Keyboarding or cursive? A Q/A with Francie Alexander

Jan 31, 2013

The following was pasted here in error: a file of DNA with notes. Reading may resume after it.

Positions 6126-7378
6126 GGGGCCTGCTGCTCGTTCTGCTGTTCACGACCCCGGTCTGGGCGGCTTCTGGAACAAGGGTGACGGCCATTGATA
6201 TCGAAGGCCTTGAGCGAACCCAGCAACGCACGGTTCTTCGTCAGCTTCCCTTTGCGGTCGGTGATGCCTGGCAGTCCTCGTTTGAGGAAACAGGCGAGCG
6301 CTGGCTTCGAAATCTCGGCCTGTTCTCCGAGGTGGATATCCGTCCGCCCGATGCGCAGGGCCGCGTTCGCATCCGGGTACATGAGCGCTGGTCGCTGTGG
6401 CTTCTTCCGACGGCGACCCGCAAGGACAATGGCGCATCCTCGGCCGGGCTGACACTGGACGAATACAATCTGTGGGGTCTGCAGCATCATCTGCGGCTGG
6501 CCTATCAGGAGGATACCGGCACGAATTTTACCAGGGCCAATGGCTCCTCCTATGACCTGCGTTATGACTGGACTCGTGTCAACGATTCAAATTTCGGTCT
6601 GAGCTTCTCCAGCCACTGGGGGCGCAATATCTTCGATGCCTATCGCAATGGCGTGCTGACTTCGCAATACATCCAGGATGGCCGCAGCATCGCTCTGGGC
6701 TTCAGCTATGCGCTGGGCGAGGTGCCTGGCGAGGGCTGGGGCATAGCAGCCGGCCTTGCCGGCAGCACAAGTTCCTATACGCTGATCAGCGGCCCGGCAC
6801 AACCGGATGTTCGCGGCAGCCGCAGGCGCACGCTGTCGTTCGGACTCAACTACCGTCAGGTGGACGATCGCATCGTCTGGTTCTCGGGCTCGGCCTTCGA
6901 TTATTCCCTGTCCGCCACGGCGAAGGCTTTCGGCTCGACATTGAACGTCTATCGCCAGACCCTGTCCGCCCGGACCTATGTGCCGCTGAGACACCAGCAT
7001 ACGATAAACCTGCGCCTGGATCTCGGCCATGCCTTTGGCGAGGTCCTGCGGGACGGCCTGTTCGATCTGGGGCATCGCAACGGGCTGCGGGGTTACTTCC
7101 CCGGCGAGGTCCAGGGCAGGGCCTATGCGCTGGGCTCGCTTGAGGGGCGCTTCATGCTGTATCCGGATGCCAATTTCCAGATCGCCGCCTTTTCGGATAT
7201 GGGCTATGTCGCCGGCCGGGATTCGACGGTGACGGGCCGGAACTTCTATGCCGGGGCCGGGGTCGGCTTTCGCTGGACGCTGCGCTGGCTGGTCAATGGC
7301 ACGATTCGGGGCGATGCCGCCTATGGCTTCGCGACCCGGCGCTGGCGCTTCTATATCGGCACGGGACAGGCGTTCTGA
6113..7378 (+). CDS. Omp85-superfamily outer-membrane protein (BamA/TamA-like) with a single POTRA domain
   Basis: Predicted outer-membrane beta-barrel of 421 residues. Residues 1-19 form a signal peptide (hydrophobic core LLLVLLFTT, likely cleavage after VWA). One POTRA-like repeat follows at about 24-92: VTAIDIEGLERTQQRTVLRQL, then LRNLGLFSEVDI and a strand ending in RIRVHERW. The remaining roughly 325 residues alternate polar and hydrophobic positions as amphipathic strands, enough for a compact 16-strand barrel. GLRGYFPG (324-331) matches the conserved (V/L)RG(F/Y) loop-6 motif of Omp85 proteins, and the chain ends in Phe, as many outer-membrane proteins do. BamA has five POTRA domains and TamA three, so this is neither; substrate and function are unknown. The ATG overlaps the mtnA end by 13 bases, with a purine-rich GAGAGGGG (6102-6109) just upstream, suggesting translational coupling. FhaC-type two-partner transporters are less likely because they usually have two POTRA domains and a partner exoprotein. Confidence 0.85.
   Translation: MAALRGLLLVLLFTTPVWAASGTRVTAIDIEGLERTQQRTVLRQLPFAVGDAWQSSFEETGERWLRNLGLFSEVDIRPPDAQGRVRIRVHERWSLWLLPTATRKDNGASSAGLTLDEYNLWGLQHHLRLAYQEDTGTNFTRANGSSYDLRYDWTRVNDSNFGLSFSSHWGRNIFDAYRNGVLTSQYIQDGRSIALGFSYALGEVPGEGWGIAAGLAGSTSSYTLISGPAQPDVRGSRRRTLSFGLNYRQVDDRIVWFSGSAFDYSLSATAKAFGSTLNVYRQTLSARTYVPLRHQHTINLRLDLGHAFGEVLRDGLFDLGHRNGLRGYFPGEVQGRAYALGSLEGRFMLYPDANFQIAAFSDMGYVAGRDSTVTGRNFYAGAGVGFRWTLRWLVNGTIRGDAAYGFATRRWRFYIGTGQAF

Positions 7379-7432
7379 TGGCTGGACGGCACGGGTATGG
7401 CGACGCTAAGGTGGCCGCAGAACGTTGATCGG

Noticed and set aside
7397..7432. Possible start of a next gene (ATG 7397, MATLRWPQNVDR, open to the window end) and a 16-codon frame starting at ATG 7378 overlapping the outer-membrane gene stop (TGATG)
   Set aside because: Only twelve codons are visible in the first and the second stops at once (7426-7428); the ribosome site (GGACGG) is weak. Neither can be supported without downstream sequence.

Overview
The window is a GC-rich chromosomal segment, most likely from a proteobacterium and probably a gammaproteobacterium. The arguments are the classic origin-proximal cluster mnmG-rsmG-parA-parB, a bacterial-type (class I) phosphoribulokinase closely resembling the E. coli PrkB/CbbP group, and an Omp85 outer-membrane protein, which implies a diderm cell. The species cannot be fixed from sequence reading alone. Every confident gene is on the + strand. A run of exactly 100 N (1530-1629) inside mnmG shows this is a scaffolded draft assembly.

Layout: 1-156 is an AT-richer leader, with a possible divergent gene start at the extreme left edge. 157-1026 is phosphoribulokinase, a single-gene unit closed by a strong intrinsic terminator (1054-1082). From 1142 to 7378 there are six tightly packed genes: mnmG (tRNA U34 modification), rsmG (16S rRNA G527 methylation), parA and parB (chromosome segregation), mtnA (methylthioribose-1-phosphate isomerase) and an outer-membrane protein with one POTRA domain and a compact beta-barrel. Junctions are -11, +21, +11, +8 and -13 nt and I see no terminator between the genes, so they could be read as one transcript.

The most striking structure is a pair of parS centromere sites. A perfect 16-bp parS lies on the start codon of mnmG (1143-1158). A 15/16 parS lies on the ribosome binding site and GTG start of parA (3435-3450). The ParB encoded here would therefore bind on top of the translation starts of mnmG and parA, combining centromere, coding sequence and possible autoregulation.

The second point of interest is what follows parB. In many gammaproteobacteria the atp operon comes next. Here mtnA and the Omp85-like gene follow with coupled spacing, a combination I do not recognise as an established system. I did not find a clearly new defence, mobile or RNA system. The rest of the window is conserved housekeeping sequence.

In response to the great comments we received on the “Is cursive something kids should learn?” post, we thought it would be fun to have Francie Alexander, Chief Academic Officer of Scholastic, stop by OOM to answer some cursive questions for us! Have you seen a decline in schools teaching handwriting? In the early grades, I still see a lot of attention to manuscript printing, the handwriting for early education. However, there’s not the big “I get to do cursive!” when students are in second or third grade as a recognized passage of early childhood education. What are the benefits of students learning how to write in cursive? Cursive handwriting supports the development of fine motor skills, eye-hand coordination, and writing fluency. Try this, write your name with your dominant hand, now do it with your non-dominant hand. I think that the message from the hand to the brain may encourage writing fluency so that children can concentrate on ideas rather than on forming the letters. And Beverly makes a good point about cursive and brain development in general. Today most student use digital platforms, do you have any suggestions on how teachers and students can balance between typing and handwritten assignments? In the same way as with cursive, I think keyboarding needs to be fluent so I want children to have both experiences. Kate K.F. makes an observation worth repeating on how it’s useful to work with pens, pencils, and digital tools. Any tips for parents on encouraging their children to practice handwriting? Parents can encourage their children to practice writing by reminding them that they may be United States Secretary of the Treasury one day – with their signature of our country’s money. Late night comics have been comparing the new Secretary’s signature with the icing on a cupcake. Seriously, copying poems as gifts is a great and purposeful way to get children to practice handwriting. Also keeping a journal or diary is a motivating way to get children to write every day. The Common Core State Standards don’t address the need for kids to learn cursive, but the standards do mention the need for keyboarding. Any thoughts on this? The Common Core State Standards encourage states and localities to develop 15% of standards that reflect their unique goals for children. Keyboarding would be in my 15%. On a personal note, do you still write in cursive? Why or why not? I’ve come up with a hybrid of print and cursive for my signature: I use manuscript, cursive, and keyboarding based on my purpose and audience. It is my hope that today’s students will be able to do it all too – and with both artistry and skill.